Batman: Two-Disc Special Edition (1989)

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Released 19-Oct-2005

Cover Art

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Details At A Glance

General Extras
Category Action Main Menu Introduction
Main Menu Audio & Animation
Audio Commentary-Tim Burton (Director)
Theatrical Trailer
Featurette-Legends Of The Dark Knight: The History Of Batman
Featurette-Behind The Scenes-On The Set With Bob Kane
Featurette-Shadows Of The Bat: The Cinematic Saga Of The Dark Knight
Featurette-Batman: The Heroes
Featurette-Batman: The Villains
Featurette-Beyond Batman
Storyboards-Batman: The Complete Robin Storyboard Sequence
Music Video-Partyman, Scandalous And Batdance By Prince
Rating Rated PG
Year Of Production 1989
Running Time 121:07
RSDL / Flipper RSDL (59:08)
Dual Disc Set
Cast & Crew
Start Up Menu
Region Coding 2,4,5 Directed By Tim Burton
Studio
Distributor

Warner Home Video
Starring Michael Keaton
Jack Nicholson
Kim Basinger
Robert Wuhl
Pat Hingle
Billy Dee Williams
Michael Gough
Jack Palance
Jerry Hall
Tracey Walter
Lee Wallace
William Hootkins
Richard Strange
Case ?
RPI $19.95 Music Danny Elfman
Prince


Video Audio
Pan & Scan/Full Frame None English Dolby Digital 5.1 (384Kb/s)
English dts 5.1 (768Kb/s)
Italian Dolby Digital 2.0 (192Kb/s)
English Audio Commentary Dolby Digital 2.0 (192Kb/s)
Widescreen Aspect Ratio 1.75:1
16x9 Enhancement
16x9 Enhanced
Video Format 576i (PAL)
Original Aspect Ratio 1.85:1 Miscellaneous
Jacket Pictures No
Subtitles English
Italian
English for the Hearing Impaired
Italian for the Hearing Impaired
Smoking Yes
Annoying Product Placement No
Action In or After Credits No

NOTE: The Profanity Filter is ON. Turn it off here.

Plot Synopsis

    When Tim Burton took the reigns of the first screen incarnation of Batman since the camp 60s TV series, his intent was to clearly distance himself from those roots and instead get back to the brooding psychopathology of vigilante violence amidst a neo-noir atmosphere with chilling gothic overtones. For the most part, he gets it right.

    Batman, as played here by a stoic but outwardly normal Michael Keaton, is right on the money as a traumatised but driven vigilante that is just the right mix of hero and anti-hero for this type of film. Gone are the horrendous blue tights of the TV show, replaced with slick leather, latex and contoured body armour. To contrast the brooding bleakness of the bat, we are given a flamboyant, colourful Jack Nicholson playing Batman's arch nemesis the Joker – a brilliant but utterly insane criminal mastermind capable of the most heinous and unpredictable brutality.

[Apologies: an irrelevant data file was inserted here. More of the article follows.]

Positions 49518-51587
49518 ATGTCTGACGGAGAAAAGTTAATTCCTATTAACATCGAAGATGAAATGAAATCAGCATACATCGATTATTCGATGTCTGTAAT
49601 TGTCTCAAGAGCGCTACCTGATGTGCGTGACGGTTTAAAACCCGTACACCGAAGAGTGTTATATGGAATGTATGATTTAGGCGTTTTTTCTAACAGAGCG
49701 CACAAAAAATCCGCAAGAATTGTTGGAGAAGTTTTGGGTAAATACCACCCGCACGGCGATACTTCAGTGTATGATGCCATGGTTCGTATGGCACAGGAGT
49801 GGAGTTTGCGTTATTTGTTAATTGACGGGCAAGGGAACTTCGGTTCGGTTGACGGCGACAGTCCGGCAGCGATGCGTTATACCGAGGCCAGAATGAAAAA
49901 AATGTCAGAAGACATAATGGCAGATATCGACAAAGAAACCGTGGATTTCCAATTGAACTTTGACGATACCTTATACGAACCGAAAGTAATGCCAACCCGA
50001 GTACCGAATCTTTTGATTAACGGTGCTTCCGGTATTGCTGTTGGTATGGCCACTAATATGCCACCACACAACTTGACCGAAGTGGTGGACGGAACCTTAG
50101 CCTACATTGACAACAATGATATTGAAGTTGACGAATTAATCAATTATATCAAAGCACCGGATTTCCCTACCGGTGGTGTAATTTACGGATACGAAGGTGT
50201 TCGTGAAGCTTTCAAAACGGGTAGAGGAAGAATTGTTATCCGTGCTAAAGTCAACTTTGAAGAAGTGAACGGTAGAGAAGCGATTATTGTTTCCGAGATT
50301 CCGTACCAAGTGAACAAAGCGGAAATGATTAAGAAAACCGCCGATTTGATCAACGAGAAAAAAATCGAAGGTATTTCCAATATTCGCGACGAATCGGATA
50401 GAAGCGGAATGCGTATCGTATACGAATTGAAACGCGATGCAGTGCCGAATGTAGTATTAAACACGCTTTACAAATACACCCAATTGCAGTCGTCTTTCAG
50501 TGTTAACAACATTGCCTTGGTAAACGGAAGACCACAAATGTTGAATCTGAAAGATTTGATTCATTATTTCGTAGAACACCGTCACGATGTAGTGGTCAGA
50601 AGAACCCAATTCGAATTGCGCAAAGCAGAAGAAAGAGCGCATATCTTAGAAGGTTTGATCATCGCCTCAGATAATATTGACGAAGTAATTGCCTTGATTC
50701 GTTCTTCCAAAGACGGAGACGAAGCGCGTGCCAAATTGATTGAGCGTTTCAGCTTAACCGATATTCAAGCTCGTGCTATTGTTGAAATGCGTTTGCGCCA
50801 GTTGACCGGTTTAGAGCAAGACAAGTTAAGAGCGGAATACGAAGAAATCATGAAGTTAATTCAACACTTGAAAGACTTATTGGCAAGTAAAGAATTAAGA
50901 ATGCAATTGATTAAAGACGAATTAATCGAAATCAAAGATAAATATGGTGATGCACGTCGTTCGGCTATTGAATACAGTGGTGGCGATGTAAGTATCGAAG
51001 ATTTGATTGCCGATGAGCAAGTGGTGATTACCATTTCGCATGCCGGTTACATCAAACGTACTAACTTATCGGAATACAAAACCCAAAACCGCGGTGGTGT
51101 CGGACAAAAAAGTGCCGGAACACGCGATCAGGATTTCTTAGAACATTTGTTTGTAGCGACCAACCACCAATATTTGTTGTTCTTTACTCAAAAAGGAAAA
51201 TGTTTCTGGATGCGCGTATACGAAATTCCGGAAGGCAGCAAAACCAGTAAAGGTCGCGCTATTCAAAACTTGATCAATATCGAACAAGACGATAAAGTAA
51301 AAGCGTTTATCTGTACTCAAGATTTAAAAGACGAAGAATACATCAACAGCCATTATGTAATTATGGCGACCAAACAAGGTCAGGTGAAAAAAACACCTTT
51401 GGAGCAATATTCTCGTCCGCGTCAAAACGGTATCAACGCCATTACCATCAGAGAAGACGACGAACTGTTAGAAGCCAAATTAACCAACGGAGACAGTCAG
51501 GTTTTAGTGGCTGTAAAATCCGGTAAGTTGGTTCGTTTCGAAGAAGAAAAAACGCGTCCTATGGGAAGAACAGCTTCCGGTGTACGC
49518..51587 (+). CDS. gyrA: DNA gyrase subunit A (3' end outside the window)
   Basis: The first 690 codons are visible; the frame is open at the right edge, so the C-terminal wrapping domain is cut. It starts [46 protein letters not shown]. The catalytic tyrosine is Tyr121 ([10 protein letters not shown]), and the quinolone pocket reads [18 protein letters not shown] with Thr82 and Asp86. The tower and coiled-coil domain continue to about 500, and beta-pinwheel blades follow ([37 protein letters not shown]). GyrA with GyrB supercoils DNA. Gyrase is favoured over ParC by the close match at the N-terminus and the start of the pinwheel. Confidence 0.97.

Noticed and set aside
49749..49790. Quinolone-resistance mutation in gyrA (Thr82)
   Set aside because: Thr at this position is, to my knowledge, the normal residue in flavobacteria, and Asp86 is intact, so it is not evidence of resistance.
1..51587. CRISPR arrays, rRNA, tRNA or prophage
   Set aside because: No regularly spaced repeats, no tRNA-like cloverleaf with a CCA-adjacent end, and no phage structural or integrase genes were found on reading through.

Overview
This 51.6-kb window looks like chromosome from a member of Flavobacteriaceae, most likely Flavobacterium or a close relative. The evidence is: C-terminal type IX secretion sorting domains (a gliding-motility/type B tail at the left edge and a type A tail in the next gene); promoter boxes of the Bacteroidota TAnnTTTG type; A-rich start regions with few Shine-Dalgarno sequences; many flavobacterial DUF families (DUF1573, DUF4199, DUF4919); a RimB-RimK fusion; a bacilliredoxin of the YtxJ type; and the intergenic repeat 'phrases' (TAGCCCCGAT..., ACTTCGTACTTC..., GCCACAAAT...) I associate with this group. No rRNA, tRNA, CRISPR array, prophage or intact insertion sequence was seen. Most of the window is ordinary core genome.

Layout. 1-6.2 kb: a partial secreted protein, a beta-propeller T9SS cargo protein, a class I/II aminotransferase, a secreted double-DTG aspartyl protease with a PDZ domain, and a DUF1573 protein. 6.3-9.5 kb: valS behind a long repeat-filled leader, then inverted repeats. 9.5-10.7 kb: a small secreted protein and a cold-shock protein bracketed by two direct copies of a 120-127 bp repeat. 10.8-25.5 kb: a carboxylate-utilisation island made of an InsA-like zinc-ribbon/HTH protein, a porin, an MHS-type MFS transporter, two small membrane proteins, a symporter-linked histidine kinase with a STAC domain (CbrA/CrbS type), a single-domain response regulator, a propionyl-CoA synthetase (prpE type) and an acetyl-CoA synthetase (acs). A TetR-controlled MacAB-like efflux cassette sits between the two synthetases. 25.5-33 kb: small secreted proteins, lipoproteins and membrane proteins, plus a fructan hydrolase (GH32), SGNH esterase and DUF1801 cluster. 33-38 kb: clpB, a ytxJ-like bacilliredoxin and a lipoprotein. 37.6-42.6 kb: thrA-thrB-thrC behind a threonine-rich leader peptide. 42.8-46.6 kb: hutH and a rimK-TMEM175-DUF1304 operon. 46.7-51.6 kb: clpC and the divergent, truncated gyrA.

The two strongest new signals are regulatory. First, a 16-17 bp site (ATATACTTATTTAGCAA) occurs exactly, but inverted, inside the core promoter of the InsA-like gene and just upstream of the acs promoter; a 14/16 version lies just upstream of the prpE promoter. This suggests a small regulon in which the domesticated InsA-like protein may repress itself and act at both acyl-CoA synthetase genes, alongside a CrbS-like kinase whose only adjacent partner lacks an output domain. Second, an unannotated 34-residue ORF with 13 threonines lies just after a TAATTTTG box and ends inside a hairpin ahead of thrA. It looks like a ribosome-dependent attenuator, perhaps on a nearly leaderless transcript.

Trapped in the middle to give just the right balance of dramatic tension is the beautiful blonde and busty Kim Basinger as reporter Vicki Vale. In love with Batman's alter ego (depending on which way you look at it) Bruce Wayne, and pursued by the homicidal artist Jack Napier, a.k.a. the Joker, Vale's mission to uncover the identity of the Batman leads her into the middle of a war between two sides of a blackened coin – the winner of which takes Gotham City itself.

    When I went to see this as an adolescent in the late 1980s, I was highly impressed with the stylised violence, and the twisted moody ambience that is like a bizarre nightmare version of 1940s Chicago. I might not have been able to express it in such terms back then, but I certainly can now. Its mix of noir mobster clichés with far-flung psychotic notions that appear to have their origins in surrealist imagery cast over with the imposing spectacle of the black bat make this both a visual and emotional treat.

    Comparing this Batman to the more recent Batman Begins is as unfair as comparing it to the 1960s TV show, and so I shall not bother. Standing alone on its own merits, Tim Burton's vision of Batman is a towering spectacle that stands as a monument to creative reinvention for the big screen. A convincing mix of style and substance all too rarely seen in contemporary cinema.

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Transfer Quality

Video

    Presented in 1.75:1, 16x9 enhanced, mastered from a new high definition transfer, this is close to its original aspect ratio of 1.85:1. However, when upscaled to 1080i at 50Hz, this looks absolutely amazing. Bearing in mind that this film is now coming up on 17 years old, it has aged extremely well, and with the quality of this transfer, you would be easily fooled into believing it was made far more recently.

    Colour saturation is truly outstanding – I haven’t seen this show look this good before, even when I went to see it out at Westfield back in the day (though given the cinemas of the day, that’s hardly surprising). The colour choices of Burton and his creative team are far more evident now, and put the washed out original transfer to shame.

    More importantly, shadow detail has been greatly improved over the original transfer, and graininess has been reduced to next to nothing. Again, for a film of this age, some nice work has gone into restoring it for digital transfer, and cleaning it up for the best possible experience.

    The aliasing that was so prevalent in the original releases is now gone. In fact, film-to-video transfer artefacts have been almost completely done away with. There are a couple of film artefacts here and there – mostly dirt and the odd small hair popping up in the corners. However, it is evident that this transfer has also been cleaned and the film artefacts were in no way distracting, and probably better than some more recent transfers.